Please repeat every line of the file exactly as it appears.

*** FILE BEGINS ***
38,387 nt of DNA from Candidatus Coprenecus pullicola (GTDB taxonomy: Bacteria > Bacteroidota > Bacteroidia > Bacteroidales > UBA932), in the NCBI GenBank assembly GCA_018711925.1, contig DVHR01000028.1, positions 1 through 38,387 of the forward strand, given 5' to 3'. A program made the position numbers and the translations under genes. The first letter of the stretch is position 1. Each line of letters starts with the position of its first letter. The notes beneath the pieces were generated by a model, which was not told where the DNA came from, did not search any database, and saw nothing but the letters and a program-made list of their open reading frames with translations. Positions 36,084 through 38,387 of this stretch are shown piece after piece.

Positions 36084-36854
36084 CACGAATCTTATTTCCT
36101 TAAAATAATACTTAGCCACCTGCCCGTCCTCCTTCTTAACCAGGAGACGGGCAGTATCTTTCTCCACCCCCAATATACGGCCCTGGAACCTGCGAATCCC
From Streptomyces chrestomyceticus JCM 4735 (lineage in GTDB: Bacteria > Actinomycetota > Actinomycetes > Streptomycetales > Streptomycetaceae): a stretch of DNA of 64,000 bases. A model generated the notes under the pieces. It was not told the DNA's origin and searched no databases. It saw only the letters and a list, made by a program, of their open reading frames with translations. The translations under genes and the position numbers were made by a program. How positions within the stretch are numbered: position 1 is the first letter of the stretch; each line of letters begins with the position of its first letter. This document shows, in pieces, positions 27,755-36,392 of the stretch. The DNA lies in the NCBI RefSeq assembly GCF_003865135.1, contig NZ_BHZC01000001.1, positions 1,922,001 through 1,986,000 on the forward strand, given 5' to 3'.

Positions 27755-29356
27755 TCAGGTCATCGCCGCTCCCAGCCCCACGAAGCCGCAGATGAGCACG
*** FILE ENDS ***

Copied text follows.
38,387 nt of DNA from Candidatus Coprenecus pullicola (GTDB taxonomy: Bacteria > Bacteroidota > Bacteroidia > Bacteroidales > UBA932), in the NCBI GenBank assembly GCA_018711925.1, contig DVHR01000028.1, positions 1 through 38,387 of the forward strand, given 5' to 3'. A program made the position numbers and the translations under genes. The first letter of the stretch is position 1. Each line of letters starts with the position of its first letter. The notes beneath the pieces were generated by a model, which was not told where the DNA came from, did not search any database, and saw nothing but the letters and a program-made list of their open reading frames with translations. Positions 36,084 through 38,387 of this stretch are shown piece after piece.

Positions 36084-36854
36084 CACGAATCTTATTTCCT
36101 TAAAATAATACTTAGCCACCTGCCCGTCCTCCTTCTTAACCAGGAGACGGGCAGTATCTTTCTCCACCCCCAATATACGGCCCTGGAACCTGCGAATCCC
From Streptomyces chrestomyceticus JCM 4735 (lineage in GTDB: Bacteria > Actinomycetota > Actinomycetes > Streptomycetales > Streptomycetaceae): a stretch of DNA of 64,000 bases. A model generated the notes under the pieces. It was not told the DNA's origin and searched no databases. It saw only the letters and a list, made by a program, of their open reading frames with translations. The translations under genes and the position numbers were made by a program. How positions within the stretch are numbered: position 1 is the first letter of the stretch; each line of letters begins with the position of its first letter. This document shows, in pieces, positions 27,755-36,392 of the stretch. The DNA lies in the NCBI RefSeq assembly GCF_003865135.1, contig NZ_BHZC01000001.1, positions 1,922,001 through 1,986,000 on the forward strand, given 5' to 3'.

Positions 27755-29356
27755 TCAGGTCATCGCCGCTCCCAGCCCCACGAAGCCGCAGATGAGCACG